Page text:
03-07-2012, 11:39 PM
Thanks Dana
Sorry but I'm pretty naive when it comes to HVAC systems.. Not to mention I'm sure on alot of other things too >>>...
But by me saying split system I have the comp and I believe condenser out side , then inside the air ex-changer with what looks like another condenser inside it is located in what would be a hallway closet. I have looked up inside it with a flash light and I cannot see (not sure what they look like ) any heat strips . just the other condenser looking radiator..

I looked on the website again and according to the HVAC guy I'm going to use to replace the system looks like I may qualify for the full 5k rebate ?
He started the process yesterday , and sent in the first step / paper work , he said he should hear back in a week or so, then the next step is final cost paperwork and for us to come to a price together.

Thanks for your replies and helping me understand .

But I don't understand mini split / multi split units as you guys are talking about.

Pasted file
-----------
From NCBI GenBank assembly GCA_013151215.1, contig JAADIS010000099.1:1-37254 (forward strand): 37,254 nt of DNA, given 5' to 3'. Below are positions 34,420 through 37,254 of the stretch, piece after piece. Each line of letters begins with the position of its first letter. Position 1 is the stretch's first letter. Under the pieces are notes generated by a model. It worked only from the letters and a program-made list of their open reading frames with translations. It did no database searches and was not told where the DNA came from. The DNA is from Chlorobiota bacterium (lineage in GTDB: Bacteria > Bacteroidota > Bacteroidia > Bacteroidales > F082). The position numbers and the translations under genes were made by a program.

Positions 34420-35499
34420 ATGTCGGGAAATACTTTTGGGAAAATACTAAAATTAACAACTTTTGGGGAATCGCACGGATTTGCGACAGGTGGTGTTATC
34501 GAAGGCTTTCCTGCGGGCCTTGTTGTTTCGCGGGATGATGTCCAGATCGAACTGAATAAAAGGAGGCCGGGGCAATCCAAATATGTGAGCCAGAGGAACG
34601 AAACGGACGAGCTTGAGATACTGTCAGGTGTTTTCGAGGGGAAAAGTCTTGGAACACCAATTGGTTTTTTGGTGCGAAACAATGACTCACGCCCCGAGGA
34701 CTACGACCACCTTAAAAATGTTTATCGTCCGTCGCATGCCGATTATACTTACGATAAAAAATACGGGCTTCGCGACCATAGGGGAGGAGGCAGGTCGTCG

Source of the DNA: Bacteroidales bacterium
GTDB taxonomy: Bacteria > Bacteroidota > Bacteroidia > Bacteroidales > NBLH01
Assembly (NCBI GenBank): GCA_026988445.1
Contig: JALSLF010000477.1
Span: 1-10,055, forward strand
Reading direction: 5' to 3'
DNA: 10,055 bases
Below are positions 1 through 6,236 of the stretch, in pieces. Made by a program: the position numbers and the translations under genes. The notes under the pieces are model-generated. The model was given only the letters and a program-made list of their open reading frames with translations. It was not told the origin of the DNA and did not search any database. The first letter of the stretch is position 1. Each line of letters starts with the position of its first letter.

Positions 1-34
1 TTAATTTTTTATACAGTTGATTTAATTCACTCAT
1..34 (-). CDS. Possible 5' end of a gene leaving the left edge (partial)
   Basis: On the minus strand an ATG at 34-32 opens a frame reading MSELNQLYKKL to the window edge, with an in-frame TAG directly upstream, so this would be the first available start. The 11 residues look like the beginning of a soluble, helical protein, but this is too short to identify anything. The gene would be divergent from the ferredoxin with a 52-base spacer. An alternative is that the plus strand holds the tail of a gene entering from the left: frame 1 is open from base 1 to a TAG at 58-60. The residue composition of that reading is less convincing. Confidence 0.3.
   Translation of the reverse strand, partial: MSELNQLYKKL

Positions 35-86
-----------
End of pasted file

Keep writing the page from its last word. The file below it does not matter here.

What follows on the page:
03-08-2012, 11:40 AM
All AC systems have the compressor unit outside, with cooling coil inside some sort of indoor unit. The difference between traditional AC systems and "split systems" (mini-split/mult-split) is:

Traditional AC: There is a single cooling coil in a central air handler, with ducts distributing the chilled air to different rooms or zones,with separate ducts for returning air to the air handler. Since ducts are bulky they are often run outside of conditioned space, in attics or crawlspaces, where leakage and conducted losses go the the great outdoors. Duct systems that don't have a dedicated return for every supply balanced for flow creates pressure differences between rooms when the air handler is running, and every air leak to the outdoors become the "universal equalized-pressure" return path, further degrading system performance. (And made worse with leaking ducts.)